How are you staying cool??

Sunday, June 21, 2015

Where have all the men gone?

Today is my Father's 60th Father's Day and it has me thinking about how fathers have changed during my lifetime.

My father took his first job when he was 11 delivering groceries for Mr. Poore. He made 10-cents an hour and all deliveries were made on foot. Did I mention that he walked the three miles to and from work after school everyday? No wonder he was 145-pounds at 6'5". He kept a dollar for himself and the rest he gave to his Mother. He also helped her in the garden, hand dug her well, painted her house, and made all the household repairs until he left for the Army.

His Army service was in Germany after the war as a civil engineer specialist. While there, he met a gypsy who read his palm. He'd marry a red-headed nurse, have four children, and be very successful in life. She was right.

Returning home from Germany, he discovered his mother had given all his clothes to his eldest brother who was in seminary. All his pay had gone to support that brother and his next eldest who was in college. He took his first job as a salesman wearing his Army uniform for the first week until he got paid. And, he abandoned his dream of engineering school as his money was all gone.

The year I was four my Mother had cancer and my brother died. Her bills alone were over $5000. Daddy only earned $5500. He raised a garden, cooked for us, cared for us, and buried my brother with money he earned working and from extra jobs around our community. He took no handouts and probably no one knew how tough things were. 

Now, 60 years later, he still works every day.

He still calls my Mother "Baby" and hands her his wallet when she is leaving home for anything and says, "Do you have any money, baby? Take whatever you need. Is it enough?"

He worries about his children and grandchildren, but won't call. Instead, he has Mother call, who says, "Your Father is worried because you haven't called in two days. Is everything okay? Need anything?"

He flies a flag every day in honor of his grandson and wife. He is proud of their service and tells everyone that his two grandchildren proudly serve in the U.S. Air Force. He had a sign painted that hangs on his barn that declares, "My Grandson and Granddaughter Proudly Serve in the U.S. Air Force" along with an Air Force flag.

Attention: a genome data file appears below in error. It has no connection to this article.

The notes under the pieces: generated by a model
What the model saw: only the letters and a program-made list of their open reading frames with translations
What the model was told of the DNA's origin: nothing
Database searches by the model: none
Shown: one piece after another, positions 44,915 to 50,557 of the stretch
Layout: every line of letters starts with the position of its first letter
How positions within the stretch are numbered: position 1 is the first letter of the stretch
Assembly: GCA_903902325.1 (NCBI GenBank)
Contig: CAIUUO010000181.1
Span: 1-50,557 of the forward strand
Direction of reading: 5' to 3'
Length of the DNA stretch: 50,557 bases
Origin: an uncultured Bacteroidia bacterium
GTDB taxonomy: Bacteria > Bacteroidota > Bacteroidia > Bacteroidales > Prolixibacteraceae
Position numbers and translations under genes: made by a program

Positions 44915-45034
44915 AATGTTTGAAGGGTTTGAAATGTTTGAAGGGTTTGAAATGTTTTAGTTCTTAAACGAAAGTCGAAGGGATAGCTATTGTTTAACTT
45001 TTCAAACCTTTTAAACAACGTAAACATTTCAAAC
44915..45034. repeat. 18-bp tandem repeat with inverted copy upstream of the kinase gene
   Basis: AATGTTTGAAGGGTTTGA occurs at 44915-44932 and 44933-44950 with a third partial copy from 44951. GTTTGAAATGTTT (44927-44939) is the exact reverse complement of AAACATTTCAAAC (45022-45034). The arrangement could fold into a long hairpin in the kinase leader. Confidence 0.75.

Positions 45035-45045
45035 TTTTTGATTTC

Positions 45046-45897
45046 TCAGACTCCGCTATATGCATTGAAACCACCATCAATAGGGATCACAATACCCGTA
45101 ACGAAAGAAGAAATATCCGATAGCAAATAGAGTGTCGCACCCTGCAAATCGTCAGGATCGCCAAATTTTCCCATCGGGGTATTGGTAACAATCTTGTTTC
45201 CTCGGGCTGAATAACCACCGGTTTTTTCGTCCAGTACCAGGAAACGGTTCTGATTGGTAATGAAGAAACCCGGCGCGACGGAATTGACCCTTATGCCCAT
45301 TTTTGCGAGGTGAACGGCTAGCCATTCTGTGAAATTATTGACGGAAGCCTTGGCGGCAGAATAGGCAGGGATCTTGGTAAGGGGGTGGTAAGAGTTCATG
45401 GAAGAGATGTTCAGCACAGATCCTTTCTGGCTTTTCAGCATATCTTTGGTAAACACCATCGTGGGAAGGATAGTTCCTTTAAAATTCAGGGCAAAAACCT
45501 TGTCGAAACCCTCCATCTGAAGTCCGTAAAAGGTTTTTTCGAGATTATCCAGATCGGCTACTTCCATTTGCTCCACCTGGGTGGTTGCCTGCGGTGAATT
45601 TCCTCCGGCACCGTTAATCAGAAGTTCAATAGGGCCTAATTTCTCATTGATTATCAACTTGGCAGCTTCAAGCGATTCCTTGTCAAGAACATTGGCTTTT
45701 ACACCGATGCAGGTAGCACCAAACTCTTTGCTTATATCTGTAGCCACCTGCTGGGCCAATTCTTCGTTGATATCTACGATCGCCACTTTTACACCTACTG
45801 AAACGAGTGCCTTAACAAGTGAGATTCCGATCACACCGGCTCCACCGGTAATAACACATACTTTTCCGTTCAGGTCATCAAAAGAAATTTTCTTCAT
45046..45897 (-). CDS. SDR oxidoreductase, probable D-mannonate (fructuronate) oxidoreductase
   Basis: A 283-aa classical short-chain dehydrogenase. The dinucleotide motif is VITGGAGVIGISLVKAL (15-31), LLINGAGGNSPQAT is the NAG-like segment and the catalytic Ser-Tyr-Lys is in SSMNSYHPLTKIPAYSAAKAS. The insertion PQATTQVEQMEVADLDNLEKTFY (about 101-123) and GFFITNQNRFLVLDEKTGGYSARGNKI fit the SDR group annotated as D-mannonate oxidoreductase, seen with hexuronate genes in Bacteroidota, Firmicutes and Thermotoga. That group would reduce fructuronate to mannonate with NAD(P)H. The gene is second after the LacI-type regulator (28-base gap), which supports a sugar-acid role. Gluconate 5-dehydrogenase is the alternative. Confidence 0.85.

He sings in church, serves on committees, and is honored to have been a deacon for 60 years. 

He carefully checks the church bulletin for prayer needs and sends cards, money, or visits every one on the list over the course of the week. He always takes fresh eggs or produce to each shut-in he visits because he believes that blessings multiply.

Lest you think he is a saint, he also taught me to swear while plumbing, how to fight injustice or just 'cause I believe I am right, and to tell bawdy jokes whenever I can. He taught me to stand taller than I am to be sure I am never pushed around, stand up for myself, and never, ever, ever, let a man dominate me.

So, to me, this is what a man and father is. He is brave, tender, hard-working, devoted, supportive, generous, considerate, loving, and proud. He stands up and takes responsibility. He has become sadly missing in today's society. Where have all the men gone?

Friday, June 19, 2015

Well, My Darings...

I've been away for quite a while and have decided it is time to return to my blog. However, there will be changes. Still going to write about my farm, life, and so forth. But, other things may show up from time-to-time. I am not remarkable nor do I have a remarkable life, by the world's standards. It is, though, remarkable to be alive. The world is beautiful... more so every single day.

How can one not think so when there are sights such as these to be enjoyed just for the sitting and, well, opening one's eyes??

Or a hysterically funny deaf cat who watches ceiling fans...

Or a pantry full of homegrown goodness for the winter...

What brings you joy?